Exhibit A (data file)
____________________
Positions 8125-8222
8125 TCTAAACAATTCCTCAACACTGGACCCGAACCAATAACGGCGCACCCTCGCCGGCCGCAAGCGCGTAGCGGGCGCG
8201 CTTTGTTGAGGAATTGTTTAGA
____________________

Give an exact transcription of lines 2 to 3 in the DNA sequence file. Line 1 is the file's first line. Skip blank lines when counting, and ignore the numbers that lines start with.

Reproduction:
8125 TCTAAACAATTCCTCAACACTGGACCCGAACCAATAACGGCGCACCCTCGCCGGCCGCAAGCGCGTAGCGGGCGCG
8201 CTTTGTTGAGGAATTGTTTAGA